What a bright and glorious June: quite the contrast to the dark and challenging time we find ourselves in. I’m in York Harbor for most of it, gardening, reading, taking long walks: it feels far from the maddening crowd. I feel very fortunate: my only concerns are whether or not the gardens are getting enough water, both in Salem and York, and what’s happening in our evolving kitchen renovation in the former—thankfully my working husband is managing that, and he’s probably seeing to the garden as well. That’s just a small pocket garden so not too much time or effort: here we have gardens spread out over a much larger area so it’s a bigger task, but still a pleasurable one. This is context for my post today, which is not going to be the product of rather of deep thought or research, but rather simply existing in a beautiful place: flowers and houses shot while gardening (indirectly) and walking. My father and I were driving to the dump with all of our lawn and garden refuse last when we came upon a field of lupines, the perfect (with roses) June flower. What a gift: so I thought I would share it here. This is the way lupines are supposed to look, not one or two or three or even fifteen in a cultivated garden, but a field:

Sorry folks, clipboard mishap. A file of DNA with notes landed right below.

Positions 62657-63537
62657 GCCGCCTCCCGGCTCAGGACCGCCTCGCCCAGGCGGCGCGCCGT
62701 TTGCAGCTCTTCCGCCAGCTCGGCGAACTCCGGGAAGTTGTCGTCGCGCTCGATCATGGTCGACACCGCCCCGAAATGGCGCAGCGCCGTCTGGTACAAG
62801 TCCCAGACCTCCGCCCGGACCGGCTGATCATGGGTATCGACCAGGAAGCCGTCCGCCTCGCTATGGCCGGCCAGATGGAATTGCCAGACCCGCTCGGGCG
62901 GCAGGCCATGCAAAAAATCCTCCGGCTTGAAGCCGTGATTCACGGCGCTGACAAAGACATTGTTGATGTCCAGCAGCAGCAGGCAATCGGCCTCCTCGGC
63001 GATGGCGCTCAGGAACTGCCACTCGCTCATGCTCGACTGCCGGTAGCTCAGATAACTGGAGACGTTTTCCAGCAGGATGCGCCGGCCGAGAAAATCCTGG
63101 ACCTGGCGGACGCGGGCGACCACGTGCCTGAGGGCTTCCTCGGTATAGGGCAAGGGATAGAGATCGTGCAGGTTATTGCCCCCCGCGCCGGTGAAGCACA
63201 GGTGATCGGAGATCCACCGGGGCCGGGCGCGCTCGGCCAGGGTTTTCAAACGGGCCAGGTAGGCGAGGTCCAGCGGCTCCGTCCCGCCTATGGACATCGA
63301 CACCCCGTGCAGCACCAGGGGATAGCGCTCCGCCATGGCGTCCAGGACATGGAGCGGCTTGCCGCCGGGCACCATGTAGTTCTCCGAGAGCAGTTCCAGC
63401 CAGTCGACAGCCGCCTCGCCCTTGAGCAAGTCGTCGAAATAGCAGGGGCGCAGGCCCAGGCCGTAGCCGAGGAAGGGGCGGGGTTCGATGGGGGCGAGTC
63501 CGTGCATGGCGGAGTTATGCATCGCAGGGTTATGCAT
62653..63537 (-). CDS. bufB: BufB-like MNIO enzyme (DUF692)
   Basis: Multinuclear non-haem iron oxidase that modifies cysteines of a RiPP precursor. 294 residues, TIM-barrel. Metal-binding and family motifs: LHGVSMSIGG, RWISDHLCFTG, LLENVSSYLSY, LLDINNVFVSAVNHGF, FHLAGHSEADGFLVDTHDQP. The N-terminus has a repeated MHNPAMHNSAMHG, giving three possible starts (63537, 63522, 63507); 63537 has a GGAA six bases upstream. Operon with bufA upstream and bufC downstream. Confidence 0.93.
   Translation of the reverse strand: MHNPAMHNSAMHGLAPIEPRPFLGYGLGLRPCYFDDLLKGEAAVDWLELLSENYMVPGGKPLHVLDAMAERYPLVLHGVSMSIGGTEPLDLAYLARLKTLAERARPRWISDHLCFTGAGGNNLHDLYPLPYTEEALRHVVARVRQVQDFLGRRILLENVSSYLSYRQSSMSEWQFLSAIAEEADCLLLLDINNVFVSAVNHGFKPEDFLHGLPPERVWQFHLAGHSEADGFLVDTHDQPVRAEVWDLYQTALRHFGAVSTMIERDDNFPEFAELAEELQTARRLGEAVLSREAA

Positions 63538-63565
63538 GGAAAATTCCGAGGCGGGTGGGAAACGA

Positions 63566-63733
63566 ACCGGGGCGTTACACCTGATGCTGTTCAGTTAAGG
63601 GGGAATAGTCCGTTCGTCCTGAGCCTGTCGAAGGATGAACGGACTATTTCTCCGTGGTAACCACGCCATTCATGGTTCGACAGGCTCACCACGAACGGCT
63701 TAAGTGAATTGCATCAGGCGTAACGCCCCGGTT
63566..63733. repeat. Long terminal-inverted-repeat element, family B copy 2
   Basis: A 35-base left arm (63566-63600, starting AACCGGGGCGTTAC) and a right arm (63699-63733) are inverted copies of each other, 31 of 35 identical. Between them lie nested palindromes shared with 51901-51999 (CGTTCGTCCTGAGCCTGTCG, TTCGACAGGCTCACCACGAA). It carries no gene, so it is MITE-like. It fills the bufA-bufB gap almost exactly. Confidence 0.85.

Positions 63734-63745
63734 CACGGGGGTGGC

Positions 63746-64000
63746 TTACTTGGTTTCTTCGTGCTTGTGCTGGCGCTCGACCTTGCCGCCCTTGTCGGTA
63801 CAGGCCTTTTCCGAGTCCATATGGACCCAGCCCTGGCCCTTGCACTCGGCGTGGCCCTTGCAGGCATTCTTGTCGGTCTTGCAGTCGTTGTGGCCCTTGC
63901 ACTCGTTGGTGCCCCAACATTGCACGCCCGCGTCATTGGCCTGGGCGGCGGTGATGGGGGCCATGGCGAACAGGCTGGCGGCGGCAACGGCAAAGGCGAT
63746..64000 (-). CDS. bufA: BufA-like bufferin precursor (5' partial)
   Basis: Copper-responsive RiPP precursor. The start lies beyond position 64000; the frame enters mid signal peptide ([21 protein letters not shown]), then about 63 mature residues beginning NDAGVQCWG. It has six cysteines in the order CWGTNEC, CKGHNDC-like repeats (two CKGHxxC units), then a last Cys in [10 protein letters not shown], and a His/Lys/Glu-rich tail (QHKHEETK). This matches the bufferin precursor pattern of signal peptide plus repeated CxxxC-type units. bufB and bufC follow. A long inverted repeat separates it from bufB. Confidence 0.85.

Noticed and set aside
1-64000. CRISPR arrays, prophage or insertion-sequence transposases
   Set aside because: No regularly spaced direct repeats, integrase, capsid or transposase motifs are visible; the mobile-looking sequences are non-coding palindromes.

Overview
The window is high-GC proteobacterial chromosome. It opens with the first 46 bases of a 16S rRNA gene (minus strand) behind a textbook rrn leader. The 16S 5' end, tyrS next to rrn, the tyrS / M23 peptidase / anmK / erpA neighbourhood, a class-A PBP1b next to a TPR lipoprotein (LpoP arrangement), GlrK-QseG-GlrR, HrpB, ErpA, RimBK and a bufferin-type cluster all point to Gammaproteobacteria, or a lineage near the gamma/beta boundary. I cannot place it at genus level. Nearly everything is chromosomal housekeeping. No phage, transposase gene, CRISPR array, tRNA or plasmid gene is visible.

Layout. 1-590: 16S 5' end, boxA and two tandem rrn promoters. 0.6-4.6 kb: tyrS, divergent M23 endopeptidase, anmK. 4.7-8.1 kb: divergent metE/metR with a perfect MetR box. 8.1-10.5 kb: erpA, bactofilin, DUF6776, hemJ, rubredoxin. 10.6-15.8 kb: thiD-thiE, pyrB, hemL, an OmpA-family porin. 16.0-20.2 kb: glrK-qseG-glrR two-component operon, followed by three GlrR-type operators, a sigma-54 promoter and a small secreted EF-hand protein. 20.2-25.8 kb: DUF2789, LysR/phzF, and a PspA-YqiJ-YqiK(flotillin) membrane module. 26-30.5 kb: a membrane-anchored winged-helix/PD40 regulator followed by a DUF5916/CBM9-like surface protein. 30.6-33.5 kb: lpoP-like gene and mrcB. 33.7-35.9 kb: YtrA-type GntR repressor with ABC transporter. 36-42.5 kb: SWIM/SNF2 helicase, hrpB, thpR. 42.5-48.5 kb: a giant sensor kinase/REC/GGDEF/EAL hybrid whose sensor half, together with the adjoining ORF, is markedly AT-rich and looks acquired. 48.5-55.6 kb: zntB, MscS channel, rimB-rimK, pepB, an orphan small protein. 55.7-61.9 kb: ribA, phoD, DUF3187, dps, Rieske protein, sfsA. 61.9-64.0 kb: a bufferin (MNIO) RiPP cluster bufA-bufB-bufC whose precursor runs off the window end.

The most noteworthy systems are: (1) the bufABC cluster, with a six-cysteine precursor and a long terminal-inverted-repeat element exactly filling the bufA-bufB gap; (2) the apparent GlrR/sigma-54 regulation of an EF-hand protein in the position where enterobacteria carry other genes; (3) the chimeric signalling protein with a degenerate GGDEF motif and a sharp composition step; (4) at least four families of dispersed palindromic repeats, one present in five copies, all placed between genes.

Lupines in a field on Route 91 in York, Maine.
More eye candy: some of my favorite houses on my favorite street in York, Lindsay Road. This is a way that runs from the center of York Village to the river, and though it’s not going to be apparent from my pictures, there is in fact some architectural diversity on this old street: there are “colonials”, old and new, a perfect Federal, a Greek Revival or two, some modern “country club” houses (as the golf club of the York Golf and Tennis club is adjacent, and even a bungalow. It’s a great street, ending up (if you’re coming from the Village), at John Hancock’s Wharf and Marshall’s Store.
Lindsay Road, York, Maine.